Judge lifts stay on morning-after ruling
A federal judge in Brooklyn refused Friday to further stay his ruling ordering the government to allow morning-after pills to be sold to women and girls of all ages over the counter without a photo ID or proof of age.
The Obama administration had asked U.S. District Judge Edward Korman to extend a stay expiring Friday for the duration of a planned appeal. Korman did agree as a "courtesy" to give the Justice Department until Monday to ask the 2nd U.S. Circuit Court of Appeals to put his ruling on hold.
The judge called the appeal "frivolous" and said further delay would wrongfully deprive women of easy access to the drug. "Showing proof of age . . . constitutes a substantial impediment to obtaining emergency contraception," he wrote.
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A government spokesman said late Friday that the Justice Department was considering its options.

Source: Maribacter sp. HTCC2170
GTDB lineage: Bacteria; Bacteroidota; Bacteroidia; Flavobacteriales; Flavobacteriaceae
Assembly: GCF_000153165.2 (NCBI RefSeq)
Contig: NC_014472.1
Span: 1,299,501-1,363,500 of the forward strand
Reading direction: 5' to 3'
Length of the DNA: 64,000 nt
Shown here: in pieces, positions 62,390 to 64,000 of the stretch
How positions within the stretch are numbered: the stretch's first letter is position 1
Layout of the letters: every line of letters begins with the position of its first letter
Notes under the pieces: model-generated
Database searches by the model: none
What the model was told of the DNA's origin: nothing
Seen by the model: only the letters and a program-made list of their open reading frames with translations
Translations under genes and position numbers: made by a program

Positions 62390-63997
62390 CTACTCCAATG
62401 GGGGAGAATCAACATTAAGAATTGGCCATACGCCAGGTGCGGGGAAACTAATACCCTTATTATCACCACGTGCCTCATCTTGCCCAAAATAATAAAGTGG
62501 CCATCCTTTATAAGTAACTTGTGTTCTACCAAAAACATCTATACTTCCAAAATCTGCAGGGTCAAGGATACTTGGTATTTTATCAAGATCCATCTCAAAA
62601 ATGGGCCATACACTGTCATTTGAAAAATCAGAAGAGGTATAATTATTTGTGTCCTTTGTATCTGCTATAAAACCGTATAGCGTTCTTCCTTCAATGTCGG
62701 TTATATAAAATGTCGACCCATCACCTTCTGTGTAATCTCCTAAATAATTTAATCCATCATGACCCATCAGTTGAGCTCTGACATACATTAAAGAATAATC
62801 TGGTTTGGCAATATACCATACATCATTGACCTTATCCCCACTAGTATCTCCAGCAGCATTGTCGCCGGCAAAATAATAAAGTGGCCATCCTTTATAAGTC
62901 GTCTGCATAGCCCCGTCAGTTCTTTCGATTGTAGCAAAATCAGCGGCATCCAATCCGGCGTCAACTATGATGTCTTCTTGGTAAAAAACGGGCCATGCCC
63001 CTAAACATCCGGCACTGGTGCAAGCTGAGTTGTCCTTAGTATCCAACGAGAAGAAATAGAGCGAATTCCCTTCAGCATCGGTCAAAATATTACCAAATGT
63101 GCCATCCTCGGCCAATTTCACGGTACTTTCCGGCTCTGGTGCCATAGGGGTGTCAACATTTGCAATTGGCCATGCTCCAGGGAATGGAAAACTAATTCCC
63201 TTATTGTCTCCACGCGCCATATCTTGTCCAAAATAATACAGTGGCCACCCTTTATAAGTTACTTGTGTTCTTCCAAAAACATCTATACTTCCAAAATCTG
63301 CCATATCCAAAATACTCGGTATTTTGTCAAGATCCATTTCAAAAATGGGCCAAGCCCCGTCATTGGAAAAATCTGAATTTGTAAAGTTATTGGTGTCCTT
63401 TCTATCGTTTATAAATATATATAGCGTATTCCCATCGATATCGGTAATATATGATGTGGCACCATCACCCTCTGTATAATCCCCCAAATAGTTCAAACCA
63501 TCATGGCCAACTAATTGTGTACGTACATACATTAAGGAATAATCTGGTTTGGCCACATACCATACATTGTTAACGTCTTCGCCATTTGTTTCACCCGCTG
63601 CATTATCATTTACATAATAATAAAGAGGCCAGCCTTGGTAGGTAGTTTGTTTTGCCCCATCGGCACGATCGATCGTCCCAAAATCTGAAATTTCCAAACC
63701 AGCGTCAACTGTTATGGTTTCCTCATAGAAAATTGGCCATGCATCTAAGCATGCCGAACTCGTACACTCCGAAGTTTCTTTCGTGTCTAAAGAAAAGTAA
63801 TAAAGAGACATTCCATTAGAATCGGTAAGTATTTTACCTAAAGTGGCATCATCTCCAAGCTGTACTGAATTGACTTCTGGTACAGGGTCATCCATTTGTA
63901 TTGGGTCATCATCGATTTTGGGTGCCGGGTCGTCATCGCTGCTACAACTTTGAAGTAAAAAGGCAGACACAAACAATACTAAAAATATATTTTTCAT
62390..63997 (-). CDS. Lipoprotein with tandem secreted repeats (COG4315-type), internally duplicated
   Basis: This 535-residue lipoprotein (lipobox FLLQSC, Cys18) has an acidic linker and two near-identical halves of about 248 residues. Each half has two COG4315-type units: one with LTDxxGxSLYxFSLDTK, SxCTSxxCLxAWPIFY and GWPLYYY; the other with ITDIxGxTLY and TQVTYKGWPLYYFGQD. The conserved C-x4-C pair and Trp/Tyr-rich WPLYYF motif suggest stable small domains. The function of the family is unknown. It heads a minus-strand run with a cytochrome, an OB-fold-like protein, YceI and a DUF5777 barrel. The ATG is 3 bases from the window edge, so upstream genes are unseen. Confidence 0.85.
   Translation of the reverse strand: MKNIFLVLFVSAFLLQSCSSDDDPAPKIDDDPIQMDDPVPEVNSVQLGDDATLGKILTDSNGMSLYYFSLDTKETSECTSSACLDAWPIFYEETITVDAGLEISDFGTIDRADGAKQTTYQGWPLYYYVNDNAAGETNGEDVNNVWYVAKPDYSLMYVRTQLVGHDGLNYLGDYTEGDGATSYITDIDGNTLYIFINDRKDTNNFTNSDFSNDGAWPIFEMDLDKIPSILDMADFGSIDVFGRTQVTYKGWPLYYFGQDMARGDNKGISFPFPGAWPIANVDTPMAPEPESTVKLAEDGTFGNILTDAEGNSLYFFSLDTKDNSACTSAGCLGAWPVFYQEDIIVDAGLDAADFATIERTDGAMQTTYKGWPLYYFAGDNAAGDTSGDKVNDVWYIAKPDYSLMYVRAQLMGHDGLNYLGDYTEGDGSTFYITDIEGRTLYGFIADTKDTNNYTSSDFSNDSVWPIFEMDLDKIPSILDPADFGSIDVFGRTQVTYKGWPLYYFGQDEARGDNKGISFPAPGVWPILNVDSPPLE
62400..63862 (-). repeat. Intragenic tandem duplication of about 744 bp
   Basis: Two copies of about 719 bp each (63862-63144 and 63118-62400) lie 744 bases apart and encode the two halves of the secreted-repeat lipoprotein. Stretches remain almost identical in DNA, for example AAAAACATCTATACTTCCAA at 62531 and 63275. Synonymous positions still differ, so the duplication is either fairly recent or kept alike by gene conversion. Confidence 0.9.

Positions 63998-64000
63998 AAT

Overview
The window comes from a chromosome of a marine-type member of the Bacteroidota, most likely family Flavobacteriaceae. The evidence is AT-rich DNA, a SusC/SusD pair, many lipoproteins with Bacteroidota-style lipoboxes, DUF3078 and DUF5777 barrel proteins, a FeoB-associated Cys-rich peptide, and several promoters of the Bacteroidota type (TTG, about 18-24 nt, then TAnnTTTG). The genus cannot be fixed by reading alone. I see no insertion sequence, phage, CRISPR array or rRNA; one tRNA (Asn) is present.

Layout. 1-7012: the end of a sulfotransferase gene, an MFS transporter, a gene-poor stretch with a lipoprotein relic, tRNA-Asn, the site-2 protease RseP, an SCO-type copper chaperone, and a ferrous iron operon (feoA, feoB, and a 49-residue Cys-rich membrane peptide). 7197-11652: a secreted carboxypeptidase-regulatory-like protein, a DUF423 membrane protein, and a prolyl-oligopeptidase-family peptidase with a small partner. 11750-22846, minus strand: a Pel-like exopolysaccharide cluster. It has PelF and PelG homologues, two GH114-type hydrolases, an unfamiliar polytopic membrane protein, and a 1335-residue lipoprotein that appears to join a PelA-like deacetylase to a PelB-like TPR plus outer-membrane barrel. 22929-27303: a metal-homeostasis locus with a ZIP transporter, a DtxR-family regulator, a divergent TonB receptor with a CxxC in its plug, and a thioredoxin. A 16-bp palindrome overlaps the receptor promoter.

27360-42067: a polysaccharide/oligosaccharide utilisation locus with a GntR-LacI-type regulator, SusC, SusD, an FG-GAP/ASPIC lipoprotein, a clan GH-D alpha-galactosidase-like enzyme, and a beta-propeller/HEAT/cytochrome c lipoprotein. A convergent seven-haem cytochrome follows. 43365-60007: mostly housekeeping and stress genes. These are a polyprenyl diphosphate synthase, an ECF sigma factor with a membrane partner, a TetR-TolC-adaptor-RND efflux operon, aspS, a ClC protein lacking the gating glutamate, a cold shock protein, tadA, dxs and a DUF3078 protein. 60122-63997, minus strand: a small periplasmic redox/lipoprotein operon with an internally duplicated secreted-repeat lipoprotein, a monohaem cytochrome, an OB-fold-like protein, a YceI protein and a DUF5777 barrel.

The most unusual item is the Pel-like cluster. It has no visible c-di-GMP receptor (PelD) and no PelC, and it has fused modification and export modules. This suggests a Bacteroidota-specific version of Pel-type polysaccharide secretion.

Korman's ruling, issued in early April, reversed Food and Drug Administration regulations requiring those younger than 17 to have a prescription and allowing women 17 and older to buy the pill only at a pharmacy after showing ID.
On April 30, the Food and Drug Administration announced a shift in policy, agreeing to make one product -- Teva Pharmaceuticals' Plan B One-Step pill -- available over the counter to girls as young as 15 who show proof of age.
But Korman, in his ruling Friday, said the new policy still unfairly limits availability of the pill by raising costs and disadvantaging young and poor women who frequently don't have IDs, as well as girls younger than 15.
The FDA is supposed to review the safety and effectiveness of drugs. Korman said in his April decision that the morning-after pill -- which eliminates pregnancy if taken soon after intercourse -- was proved safe and effective, but was restricted for political reasons due to controversy over its impact on teen pregnancy.